Adding sulfate to naturally contaminated groundwater might be a simple but effective method to sequester the arsenic, Kirk said. "The bacteria are already present, so all you have to do is stimulate them." Sulfate salts, he said, are inexpensive, readily soluble and easily obtained.

In addition to Bethke and Kirk, the team included UI geology professor Bruce Fouke, research scientist Robert Sanford, graduate students Jungho Park and Gusheng Jin, and Illinois State Water Survey project scientist Thomas Holm. The U.S. Department of Energy funded the work.

James E. Kloeppel | EurekAlert!
Further information:
http://www.uiuc.edu

More articles from Ecology, The Environment and Conservation:

nachricht Dispersal of Fish Eggs by Water Birds – Just a Myth?
19.02.2018 | Universität Basel

nachricht Removing fossil fuel subsidies will not reduce CO2 emissions as much as hoped
08.02.2018 | International Institute for Applied Systems Analysis (IIASA)

All articles from Ecology, The Environment and Conservation >>>

The most recent press releases about innovation >>>

Die letzten 5 Focus-News des innovations-reports im Überblick:

Im Focus: In best circles: First integrated circuit from self-assembled polymer

For the first time, a team of researchers at the Max-Planck Institute (MPI) for Polymer Research in Mainz, Germany, has succeeded in making an integrated circuit (IC) from just a monolayer of a semiconducting polymer via a bottom-up, self-assembly approach.

In the self-assembly process, the semiconducting polymer arranges itself into an ordered monolayer in a transistor. The transistors are binary switches used...

Im Focus: Demonstration of a single molecule piezoelectric effect

Breakthrough provides a new concept of the design of molecular motors, sensors and electricity generators at nanoscale

Researchers from the Institute of Organic Chemistry and Biochemistry of the CAS (IOCB Prague), Institute of Physics of the CAS (IP CAS) and Palacký University...

Im Focus: Hybrid optics bring color imaging using ultrathin metalenses into focus

For photographers and scientists, lenses are lifesavers. They reflect and refract light, making possible the imaging systems that drive discovery through the microscope and preserve history through cameras.

But today's glass-based lenses are bulky and resist miniaturization. Next-generation technologies, such as ultrathin cameras or tiny microscopes, require...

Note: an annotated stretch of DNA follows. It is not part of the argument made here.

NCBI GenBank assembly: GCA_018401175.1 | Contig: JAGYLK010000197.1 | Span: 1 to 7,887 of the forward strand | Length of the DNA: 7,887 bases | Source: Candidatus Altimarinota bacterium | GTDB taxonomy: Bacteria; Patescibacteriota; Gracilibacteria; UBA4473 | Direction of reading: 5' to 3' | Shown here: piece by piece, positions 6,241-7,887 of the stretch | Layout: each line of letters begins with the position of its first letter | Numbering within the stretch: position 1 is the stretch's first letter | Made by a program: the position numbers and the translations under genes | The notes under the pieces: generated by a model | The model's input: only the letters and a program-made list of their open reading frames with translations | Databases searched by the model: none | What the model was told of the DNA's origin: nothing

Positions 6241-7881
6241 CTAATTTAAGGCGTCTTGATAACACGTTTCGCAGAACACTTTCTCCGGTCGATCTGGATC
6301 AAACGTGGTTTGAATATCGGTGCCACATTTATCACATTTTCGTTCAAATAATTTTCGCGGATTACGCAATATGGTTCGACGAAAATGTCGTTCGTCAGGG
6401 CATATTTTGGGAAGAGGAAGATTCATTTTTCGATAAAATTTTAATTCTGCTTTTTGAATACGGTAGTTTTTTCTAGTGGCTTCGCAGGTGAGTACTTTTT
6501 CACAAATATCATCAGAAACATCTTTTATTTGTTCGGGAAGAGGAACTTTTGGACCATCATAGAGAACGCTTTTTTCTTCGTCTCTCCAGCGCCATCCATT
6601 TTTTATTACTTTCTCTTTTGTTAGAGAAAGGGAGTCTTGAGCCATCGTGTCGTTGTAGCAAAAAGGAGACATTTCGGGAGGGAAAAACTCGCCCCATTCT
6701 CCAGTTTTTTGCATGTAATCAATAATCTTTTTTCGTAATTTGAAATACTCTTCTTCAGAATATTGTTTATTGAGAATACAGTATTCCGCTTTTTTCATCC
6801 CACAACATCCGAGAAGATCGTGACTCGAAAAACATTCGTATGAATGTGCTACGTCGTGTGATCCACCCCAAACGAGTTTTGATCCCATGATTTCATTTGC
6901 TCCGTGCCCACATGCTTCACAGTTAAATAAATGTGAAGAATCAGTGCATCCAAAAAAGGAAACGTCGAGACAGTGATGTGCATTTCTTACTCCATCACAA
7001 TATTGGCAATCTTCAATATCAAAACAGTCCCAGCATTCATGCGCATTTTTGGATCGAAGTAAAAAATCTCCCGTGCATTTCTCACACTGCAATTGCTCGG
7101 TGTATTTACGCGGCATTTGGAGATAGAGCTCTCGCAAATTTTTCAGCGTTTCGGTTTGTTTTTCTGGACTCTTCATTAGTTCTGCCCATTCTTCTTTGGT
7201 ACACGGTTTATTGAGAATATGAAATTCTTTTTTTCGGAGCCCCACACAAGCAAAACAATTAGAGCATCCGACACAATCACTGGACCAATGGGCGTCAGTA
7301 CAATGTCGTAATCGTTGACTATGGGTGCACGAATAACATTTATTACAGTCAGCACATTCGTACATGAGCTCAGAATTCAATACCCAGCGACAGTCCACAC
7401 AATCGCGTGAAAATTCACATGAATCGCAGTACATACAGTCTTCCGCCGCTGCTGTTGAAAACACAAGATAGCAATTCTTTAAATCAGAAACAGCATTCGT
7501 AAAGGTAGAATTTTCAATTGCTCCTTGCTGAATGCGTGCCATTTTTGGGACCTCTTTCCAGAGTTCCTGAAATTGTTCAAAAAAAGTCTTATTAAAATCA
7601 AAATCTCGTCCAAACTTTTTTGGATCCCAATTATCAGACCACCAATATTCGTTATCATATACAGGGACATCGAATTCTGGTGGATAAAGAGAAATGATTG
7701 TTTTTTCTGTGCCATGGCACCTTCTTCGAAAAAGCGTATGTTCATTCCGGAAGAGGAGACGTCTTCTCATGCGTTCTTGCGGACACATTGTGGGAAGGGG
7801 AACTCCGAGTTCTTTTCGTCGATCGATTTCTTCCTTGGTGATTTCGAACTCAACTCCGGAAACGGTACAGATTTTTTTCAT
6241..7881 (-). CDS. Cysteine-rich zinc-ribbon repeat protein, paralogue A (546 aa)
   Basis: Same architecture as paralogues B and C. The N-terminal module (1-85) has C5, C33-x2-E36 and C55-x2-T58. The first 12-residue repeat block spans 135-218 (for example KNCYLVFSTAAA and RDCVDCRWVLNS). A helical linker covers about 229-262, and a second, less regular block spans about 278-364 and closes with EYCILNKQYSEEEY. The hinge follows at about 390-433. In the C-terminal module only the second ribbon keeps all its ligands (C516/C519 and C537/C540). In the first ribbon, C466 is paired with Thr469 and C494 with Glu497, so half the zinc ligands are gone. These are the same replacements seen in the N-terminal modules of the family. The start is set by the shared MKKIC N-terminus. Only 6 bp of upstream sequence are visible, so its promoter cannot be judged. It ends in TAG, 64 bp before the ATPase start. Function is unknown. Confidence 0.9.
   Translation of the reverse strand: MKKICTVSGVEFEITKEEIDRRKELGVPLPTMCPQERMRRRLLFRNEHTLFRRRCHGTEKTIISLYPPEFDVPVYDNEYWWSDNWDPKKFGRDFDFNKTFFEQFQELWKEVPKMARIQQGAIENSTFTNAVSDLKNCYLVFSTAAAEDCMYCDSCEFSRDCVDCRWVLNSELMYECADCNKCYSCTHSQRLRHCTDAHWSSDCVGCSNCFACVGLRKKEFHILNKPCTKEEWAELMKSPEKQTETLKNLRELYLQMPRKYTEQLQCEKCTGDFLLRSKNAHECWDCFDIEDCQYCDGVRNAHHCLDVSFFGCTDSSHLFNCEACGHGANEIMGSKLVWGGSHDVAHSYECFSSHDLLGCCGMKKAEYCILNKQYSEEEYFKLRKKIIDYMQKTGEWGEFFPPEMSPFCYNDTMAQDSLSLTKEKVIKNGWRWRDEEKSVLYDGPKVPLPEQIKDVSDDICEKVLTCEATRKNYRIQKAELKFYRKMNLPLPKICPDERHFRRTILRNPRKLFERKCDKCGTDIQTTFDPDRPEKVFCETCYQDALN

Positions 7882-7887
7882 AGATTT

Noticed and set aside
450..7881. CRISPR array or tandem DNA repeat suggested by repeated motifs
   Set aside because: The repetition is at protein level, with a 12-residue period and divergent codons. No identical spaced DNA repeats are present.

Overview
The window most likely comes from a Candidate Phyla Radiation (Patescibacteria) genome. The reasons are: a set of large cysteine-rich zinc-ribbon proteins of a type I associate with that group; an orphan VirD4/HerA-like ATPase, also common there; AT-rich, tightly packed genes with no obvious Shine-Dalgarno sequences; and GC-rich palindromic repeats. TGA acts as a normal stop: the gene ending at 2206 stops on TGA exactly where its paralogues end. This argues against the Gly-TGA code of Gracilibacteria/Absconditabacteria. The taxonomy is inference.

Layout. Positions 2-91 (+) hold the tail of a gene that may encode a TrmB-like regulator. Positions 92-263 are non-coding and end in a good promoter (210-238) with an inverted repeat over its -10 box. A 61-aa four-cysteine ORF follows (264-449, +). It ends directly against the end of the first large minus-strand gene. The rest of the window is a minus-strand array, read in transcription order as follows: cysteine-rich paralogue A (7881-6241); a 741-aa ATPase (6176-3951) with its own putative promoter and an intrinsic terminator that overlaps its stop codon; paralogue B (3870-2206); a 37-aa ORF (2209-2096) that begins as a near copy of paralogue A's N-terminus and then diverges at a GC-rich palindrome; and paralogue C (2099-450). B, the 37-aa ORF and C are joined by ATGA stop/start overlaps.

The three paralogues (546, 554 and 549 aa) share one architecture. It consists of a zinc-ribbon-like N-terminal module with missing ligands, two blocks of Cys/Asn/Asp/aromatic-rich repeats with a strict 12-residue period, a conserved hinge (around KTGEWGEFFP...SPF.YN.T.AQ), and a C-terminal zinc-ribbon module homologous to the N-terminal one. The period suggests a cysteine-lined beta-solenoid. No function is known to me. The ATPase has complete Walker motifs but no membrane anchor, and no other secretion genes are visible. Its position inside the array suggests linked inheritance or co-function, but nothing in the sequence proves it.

Im Focus: Stem cell divisions in the adult brain seen for the first time

Scientists from the University of Zurich have succeeded for the first time in tracking individual stem cells and their neuronal progeny over months within the intact adult brain. This study sheds light on how new neurons are produced throughout life.

The generation of new nerve cells was once thought to taper off at the end of embryonic development. However, recent research has shown that the adult brain...

Im Focus: Interference as a new method for cooling quantum devices

Theoretical physicists propose to use negative interference to control heat flow in quantum devices. Study published in Physical Review Letters

Quantum computer parts are sensitive and need to be cooled to very low temperatures. Their tiny size makes them particularly susceptible to a temperature...

All Focus news of the innovation-report >>>

Anzeige

Anzeige

VideoLinks
Industry & Economy
Event News

2nd International Conference on High Temperature Shape Memory Alloys (HTSMAs)

15.02.2018 | Event News

Aachen DC Grid Summit 2018

13.02.2018 | Event News

How Global Climate Policy Can Learn from the Energy Transition

12.02.2018 | Event News

 
Latest News

Researchers invent tiny, light-powered wires to modulate brain's electrical signals

21.02.2018 | Life Sciences

The “Holy Grail” of peptide chemistry: Making peptide active agents available orally

21.02.2018 | Life Sciences

Atomic structure of ultrasound material not what anyone expected

21.02.2018 | Materials Sciences

VideoLinks
Science & Research
Overview of more VideoLinks >>>